Yakhni, a Kashmiri staple made with mutton, minimal spices and curd Photograph via Authenticook
I grew up and studied in Jammu and did my post graduation in theatre arts in Chandigarh. Until I moved to Chandigarh, I didn’t know how to even make tea, but I learnt the basics and sometimes made Maggi because the hostel or mess food was unpalatable on some days. When I moved to Delhi to study at the National School of Drama, there was no mess and no money. That’s when I began to get interested in cooking. Nobody taught me how to cook. All I had were memories of my mother’s cooking and when I was unsure about a recipe, I used to call my bhabhi (sister-in-law) for help. After I moved to Pune in 2011, I finally found time to cook and a family friend pushed me to take part of the World Dhaba Food Festival in 2014, which is where someone from the Authenticook team tasted my food and convinced me to host a meal. I have always cooked using my mother’s recipes.
Jammu was and still is a small city. I remember Nanak Nagar Colony, where I grew up, was newly built, but we had very little water and no electricity. There was a single tap by the roadside where my mother used to queue up to fill water. On purnima or full moon days, both my parents used to fast. For dinner, I still recall very well, there was always rajma-chawal and one vegetable dish. We couldn’t afford to buy a pressure cooker and the rajma cooked for hours on the stone choolah (stove). One day, my mother had left the rajma to boil and stepped out to fill water when she heard the tap running. When she returned, the rajma was burnt beyond repair and she burst into tears. It was a moment of distress for the whole colony: Ab Sheela Devi ke husband kya khayenge? (What will Sheela Devi’s husband eat?) A neighbour, who my mother didn’t like very much, insisted that my mother borrow her pressure cooker to cook a fresh pot of rajma and the day was saved. From that day on, they were thick as thieves.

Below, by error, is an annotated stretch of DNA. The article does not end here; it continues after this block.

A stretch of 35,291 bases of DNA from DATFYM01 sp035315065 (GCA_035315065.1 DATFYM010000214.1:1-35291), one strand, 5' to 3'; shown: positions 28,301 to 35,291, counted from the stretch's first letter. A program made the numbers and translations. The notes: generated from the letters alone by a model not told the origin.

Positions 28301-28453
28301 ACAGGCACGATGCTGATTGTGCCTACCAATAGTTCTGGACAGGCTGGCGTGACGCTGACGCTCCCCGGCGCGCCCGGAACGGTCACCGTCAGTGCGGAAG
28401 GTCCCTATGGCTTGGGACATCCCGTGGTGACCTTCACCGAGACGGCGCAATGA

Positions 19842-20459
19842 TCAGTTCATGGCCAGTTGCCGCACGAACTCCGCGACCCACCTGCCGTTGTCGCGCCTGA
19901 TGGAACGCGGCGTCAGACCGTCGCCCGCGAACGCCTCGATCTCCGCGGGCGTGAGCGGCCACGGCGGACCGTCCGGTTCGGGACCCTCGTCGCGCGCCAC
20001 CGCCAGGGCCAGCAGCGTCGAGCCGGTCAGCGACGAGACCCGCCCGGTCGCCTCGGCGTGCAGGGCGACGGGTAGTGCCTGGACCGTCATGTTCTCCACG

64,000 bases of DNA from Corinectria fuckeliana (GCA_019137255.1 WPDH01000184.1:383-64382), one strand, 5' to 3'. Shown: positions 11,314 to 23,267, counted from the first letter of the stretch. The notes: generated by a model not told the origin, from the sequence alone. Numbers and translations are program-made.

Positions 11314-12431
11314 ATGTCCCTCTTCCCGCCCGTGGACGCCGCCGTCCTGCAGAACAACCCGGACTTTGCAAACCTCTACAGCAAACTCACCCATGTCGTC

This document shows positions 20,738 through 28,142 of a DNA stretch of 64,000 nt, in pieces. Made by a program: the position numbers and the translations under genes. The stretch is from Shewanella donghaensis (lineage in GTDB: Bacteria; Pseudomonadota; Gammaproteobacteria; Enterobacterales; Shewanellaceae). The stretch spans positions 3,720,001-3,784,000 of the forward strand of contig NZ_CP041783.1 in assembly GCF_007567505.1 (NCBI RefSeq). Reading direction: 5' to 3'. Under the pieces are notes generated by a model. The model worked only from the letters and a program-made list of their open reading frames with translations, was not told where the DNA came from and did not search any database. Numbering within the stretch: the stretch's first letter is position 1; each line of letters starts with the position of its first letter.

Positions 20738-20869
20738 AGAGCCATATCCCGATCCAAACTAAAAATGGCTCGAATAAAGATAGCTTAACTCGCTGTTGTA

Rajma made from red kidney beans was another favourite in the Sachar household. Photograph by Scott Veg/Flickr
We had one kitchen inside the house and another outdoor kitchen. While our breakfast of parathas and chai cooked on the main burner, the side burner was meant for lunch or dinner. So dals or meat dishes would be cooking on it since the heat from the side was less. It was as if it was cooking on a sim flame. Meat was cooked on Wednesdays and Sundays. It was always made for dinner and it was mostly mutton because chicken was costlier back then. Whenever my mother made yakhni, she would give my brother and me a glass of just the liquid or what we called soup after dinner. We loved the yakhni soup and would drink up our glass as we walked around the house.
No chillies or garam masala is added to the yakhni. But like most Kashmiri dishes, the yakhni too is cooked with curd to counter the other spices used to make it. It is always the chest meat that is used to make yakhni because the bones need remain intact and not fall off the meat even after the mutton is well cooked. The ingredients are curd, ginger powder, fennel seed powder, a little pepper powder, a stick or two of cinnamon, a few pods of cardamom cooked whole with the mutton and salt. That’s it. The weight of the curd is equal to the weight of the mutton.
We used to sit on the floor in the middle of the hall and eat dinner together. One plate and one katori. That is all we ever needed. And a glass of yakhni soup after dinner.
As told to Lalitha Suhasini
Narendra Sachar and his wife Maya, an expert at making desserts, host a traditional Kashmiri wazwan at their home in Pune this weekend. The multi-course wazwan also includes roganjosh, tawe wale kukkad (chicken drumsticks cooked on a tawa), and phirni among other dishes. Of course, there’s Zafrani Kahwa – Kashmiri tea made with saffron, cardamom and almond slivers – to accompany the meal.
When: November 20, 1 pm
Where: Gaikwad Nagar, Aundh, Pune
Cost: Rs 999
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